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How can we fix our broken politics? Here’s why one former Congressman says it’s time to rethink the system.
Growing numbers of voters are fed up with politics as usual. In a recent survey, 62% of Americans say a third party is needed — up 5% from September of last year, and the highest it has ever been since Gallup polls first asked the question nearly twenty years ago.
Our podcast guest, former two-term Florida Congressman David Jolly, says it’s time to reconsider the system that reinforces the entrenched power of both the Republican and Democratic parties. Last year, Jolly was named Executive Chairman of the Serve America Movement (SAM), a growing organization that exists in some states as a third party, and in others as a non-partisan political reform group that backs office holders who work across party lines.
SAM calls itself a big tent political movement that brings people together who have different ideologies but shared political principles. In this episode, David Jolly makes the case for his movement’s ambitious goal: fixing our broken politics in America.
Read the Episode Transcript
David Jolly served in the U.S. House of Representatives from 2014 – 2017. A student of the institution, Jolly has held virtually every position in Congress, from intern to Member, and has worked outside the Congress as an attorney and political consultant, as well as in specialty finance. Today, Jolly serves as Executive Vice President of Shumaker Advisors Florida, and as a Political Analyst for the networks and media platforms of NBC Universal.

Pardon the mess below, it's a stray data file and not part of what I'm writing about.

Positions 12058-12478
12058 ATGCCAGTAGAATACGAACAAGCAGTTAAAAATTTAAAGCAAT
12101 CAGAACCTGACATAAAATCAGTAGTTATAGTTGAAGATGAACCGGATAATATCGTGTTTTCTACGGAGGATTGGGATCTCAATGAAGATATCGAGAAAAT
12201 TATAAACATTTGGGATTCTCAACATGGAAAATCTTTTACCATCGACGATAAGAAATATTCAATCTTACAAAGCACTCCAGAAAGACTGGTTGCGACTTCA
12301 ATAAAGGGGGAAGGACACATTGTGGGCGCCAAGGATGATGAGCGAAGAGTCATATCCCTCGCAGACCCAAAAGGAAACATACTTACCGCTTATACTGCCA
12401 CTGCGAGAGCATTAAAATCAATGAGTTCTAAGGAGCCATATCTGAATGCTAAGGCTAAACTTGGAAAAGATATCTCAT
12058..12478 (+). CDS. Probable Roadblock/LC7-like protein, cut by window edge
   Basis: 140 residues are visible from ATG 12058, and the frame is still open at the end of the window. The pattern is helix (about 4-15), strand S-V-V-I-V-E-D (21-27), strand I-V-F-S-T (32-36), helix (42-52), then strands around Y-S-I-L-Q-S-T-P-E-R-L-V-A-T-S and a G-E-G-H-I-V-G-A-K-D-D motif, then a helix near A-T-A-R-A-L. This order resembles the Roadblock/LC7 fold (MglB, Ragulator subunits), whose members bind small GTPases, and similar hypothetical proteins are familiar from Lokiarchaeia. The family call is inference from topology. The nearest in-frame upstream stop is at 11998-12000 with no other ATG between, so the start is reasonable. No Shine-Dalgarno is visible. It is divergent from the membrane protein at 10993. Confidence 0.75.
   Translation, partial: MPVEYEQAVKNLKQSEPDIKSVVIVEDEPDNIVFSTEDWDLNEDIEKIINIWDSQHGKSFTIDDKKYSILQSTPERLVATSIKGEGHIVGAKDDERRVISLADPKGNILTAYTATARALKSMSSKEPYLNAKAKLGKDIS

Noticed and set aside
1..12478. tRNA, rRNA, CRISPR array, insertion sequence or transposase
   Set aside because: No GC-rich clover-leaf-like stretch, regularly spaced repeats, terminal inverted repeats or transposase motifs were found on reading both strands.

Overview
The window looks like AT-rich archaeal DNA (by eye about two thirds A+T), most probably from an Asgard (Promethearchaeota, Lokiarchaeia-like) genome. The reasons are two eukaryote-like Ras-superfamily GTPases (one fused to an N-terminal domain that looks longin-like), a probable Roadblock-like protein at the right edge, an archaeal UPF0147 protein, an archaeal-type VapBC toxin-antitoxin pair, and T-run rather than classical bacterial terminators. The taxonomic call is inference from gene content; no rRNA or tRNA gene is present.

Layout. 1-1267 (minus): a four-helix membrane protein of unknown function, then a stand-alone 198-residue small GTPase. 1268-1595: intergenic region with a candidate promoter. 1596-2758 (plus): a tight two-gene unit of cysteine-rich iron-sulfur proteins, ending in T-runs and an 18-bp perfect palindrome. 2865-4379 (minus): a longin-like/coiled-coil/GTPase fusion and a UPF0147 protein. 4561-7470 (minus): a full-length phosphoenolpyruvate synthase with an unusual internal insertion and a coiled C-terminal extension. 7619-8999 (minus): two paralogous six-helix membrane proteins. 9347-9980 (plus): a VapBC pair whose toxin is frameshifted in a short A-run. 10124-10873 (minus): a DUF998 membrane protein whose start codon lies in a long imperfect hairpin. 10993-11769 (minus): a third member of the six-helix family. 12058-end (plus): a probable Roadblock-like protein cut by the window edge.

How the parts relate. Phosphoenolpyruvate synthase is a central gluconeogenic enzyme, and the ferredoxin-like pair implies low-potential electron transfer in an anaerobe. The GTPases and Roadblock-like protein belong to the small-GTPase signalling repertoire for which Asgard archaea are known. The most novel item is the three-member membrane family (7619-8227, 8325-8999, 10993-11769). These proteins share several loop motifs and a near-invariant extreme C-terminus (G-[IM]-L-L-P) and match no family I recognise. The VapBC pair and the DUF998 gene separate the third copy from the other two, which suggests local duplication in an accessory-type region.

Known for his fierce independent streak and bipartisan approach, Jolly was first elected in a nationally watched special election in Florida, a Republican winning a Democratic-leaning district. It was his first run for elective office and became one of the most expensive Congressional races in U.S. history at the time. It made Jolly a fierce campaign finance reform advocate and his resulting legislative effort to prohibit Members of Congress from directly soliciting campaign contributions was ultimately featured on CBS’ 60 Minutes.
Jolly’s work has been published in Time, USA Today, Roll Call, the Washington Post, CNN.com, NBCNews.com, NewsMax, the Washington Times, and the Tampa Bay Times.
One Washington Post columnist penned, “Jolly speaks the truth.” The Tampa Bay Times, “It’s refreshing to hear someone take on the system.” And upon leaving Congress, one columnist wrote, “Farewell to the one Congressman willing to compromise.”
Jolly received his Bachelor of Arts from Emory University in 1994, and his Juris Doctor Cum Laude from George Mason University in 2001.